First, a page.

McGhee, Q., Teague, W. (2005, 2006). Synoptic gospels: the life and teachings of Christ. Springfield, MO: Berean School of the Bible, a division of Global University.
Comment: "John stresses the divinity of Jesus more than the others and begins at the beginning of time versus the synoptic gospels which focus on Jesusí ministry in Galilee."
Author Response: In my opinion, John was able to stress the divinity of Jesus, because, I believe, after much contemplating and searching in many different Christian areas, that John was the only one who, in his heart, truly believed and knew that Jesus was not just the Messiah, but was, in fact, God. This is the only reason, I believe, that John could write what he did. Only someone who knew God intimately could have written about Him so beautifully, and in a way no one had ever written about Him before. I believe that John was the beloved disciple because He knew who Jesus really was. John putting his head on Jesus' chest during the last supper shows how deep John's love for Jesus went. Only someone who knows God can love another person so deeply. This is only my opinion, but it seems to make great sense to me of John's poetic way of describing our Lord and Savior.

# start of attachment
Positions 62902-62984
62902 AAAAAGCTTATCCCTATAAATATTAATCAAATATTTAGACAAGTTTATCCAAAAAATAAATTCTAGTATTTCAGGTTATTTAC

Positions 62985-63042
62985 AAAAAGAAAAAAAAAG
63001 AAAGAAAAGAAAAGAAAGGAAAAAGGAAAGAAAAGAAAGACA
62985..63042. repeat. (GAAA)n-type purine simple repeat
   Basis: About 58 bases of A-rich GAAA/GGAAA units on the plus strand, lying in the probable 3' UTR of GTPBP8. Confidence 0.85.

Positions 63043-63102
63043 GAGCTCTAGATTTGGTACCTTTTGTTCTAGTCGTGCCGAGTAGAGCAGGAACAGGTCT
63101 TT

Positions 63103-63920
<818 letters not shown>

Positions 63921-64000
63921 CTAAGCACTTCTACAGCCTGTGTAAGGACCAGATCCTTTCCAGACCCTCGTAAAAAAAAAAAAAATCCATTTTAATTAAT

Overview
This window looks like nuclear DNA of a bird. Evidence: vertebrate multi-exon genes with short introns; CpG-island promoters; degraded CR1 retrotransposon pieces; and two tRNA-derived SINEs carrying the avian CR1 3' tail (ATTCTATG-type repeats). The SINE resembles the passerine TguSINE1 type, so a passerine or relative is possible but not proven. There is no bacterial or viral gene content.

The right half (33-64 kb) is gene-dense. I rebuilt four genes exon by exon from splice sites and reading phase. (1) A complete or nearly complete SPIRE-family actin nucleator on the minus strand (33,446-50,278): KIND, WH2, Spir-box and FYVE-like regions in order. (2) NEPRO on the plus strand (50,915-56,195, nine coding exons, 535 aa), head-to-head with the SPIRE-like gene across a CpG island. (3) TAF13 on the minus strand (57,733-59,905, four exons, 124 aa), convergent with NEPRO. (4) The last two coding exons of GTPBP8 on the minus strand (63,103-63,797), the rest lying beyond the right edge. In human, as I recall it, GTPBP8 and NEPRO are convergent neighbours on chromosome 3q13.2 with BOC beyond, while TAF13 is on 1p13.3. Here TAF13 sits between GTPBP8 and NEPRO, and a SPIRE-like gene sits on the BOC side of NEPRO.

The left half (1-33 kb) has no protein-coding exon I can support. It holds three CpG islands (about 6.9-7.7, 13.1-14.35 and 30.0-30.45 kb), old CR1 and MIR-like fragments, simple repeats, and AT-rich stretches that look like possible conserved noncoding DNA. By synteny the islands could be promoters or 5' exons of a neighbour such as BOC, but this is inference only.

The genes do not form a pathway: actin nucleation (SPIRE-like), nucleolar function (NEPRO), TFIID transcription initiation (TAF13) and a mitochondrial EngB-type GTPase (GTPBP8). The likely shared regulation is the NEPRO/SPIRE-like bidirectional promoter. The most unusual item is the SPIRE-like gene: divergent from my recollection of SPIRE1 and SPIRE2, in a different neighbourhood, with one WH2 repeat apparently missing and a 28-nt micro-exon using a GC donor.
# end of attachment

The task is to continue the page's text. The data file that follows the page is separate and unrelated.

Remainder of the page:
Comment: "I believe John needed to take the approach that he took in order to fully capture Jesus Christ as Lord and Savior so we could begin to understand the depth of the love of God towards us."
Author Response: I believe that if we followed the example of John's closeness with Jesus we too could lay our heads on Jesus' breast in adoration of who He is. Only through that closeness with Jesus could John have told us so much about Him in ways that the other gospels didn't. Is it any wonder that we tell people to read the Book of John first before the others. It is always a great revelation to see Jesus who He truly is -- God. I also believe that is why John was given the privilege of writing the Book of Revelation. He, maybe more than Paul, knew Jesus better than anyone else did at that time and was given great insight, not only into who Jesus really was, but also into His plan for humanity. John always strikes me as a very humble man who knew his God more intimately than anyone other human who ever lived. John's words left for us to study prove that.